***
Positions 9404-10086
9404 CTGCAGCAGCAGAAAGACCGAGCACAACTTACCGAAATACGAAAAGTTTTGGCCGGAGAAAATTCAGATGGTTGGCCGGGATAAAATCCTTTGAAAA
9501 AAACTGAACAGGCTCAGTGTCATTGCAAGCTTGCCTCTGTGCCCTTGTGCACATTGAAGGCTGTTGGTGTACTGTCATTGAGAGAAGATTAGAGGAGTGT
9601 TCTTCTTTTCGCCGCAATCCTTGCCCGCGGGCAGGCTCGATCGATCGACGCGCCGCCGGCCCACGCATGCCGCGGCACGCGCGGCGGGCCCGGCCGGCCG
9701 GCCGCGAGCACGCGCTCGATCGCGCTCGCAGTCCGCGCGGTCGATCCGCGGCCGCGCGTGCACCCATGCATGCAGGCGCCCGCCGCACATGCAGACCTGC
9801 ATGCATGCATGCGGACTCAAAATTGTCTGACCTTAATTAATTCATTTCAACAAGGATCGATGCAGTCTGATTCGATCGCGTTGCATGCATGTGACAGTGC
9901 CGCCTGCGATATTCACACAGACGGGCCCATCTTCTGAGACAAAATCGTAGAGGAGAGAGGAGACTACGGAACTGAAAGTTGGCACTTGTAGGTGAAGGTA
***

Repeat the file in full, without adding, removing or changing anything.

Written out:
Positions 9404-10086
9404 CTGCAGCAGCAGAAAGACCGAGCACAACTTACCGAAATACGAAAAGTTTTGGCCGGAGAAAATTCAGATGGTTGGCCGGGATAAAATCCTTTGAAAA
9501 AAACTGAACAGGCTCAGTGTCATTGCAAGCTTGCCTCTGTGCCCTTGTGCACATTGAAGGCTGTTGGTGTACTGTCATTGAGAGAAGATTAGAGGAGTGT
9601 TCTTCTTTTCGCCGCAATCCTTGCCCGCGGGCAGGCTCGATCGATCGACGCGCCGCCGGCCCACGCATGCCGCGGCACGCGCGGCGGGCCCGGCCGGCCG
9701 GCCGCGAGCACGCGCTCGATCGCGCTCGCAGTCCGCGCGGTCGATCCGCGGCCGCGCGTGCACCCATGCATGCAGGCGCCCGCCGCACATGCAGACCTGC
9801 ATGCATGCATGCGGACTCAAAATTGTCTGACCTTAATTAATTCATTTCAACAAGGATCGATGCAGTCTGATTCGATCGCGTTGCATGCATGTGACAGTGC
9901 CGCCTGCGATATTCACACAGACGGGCCCATCTTCTGAGACAAAATCGTAGAGGAGAGAGGAGACTACGGAACTGAAAGTTGGCACTTGTAGGTGAAGGTA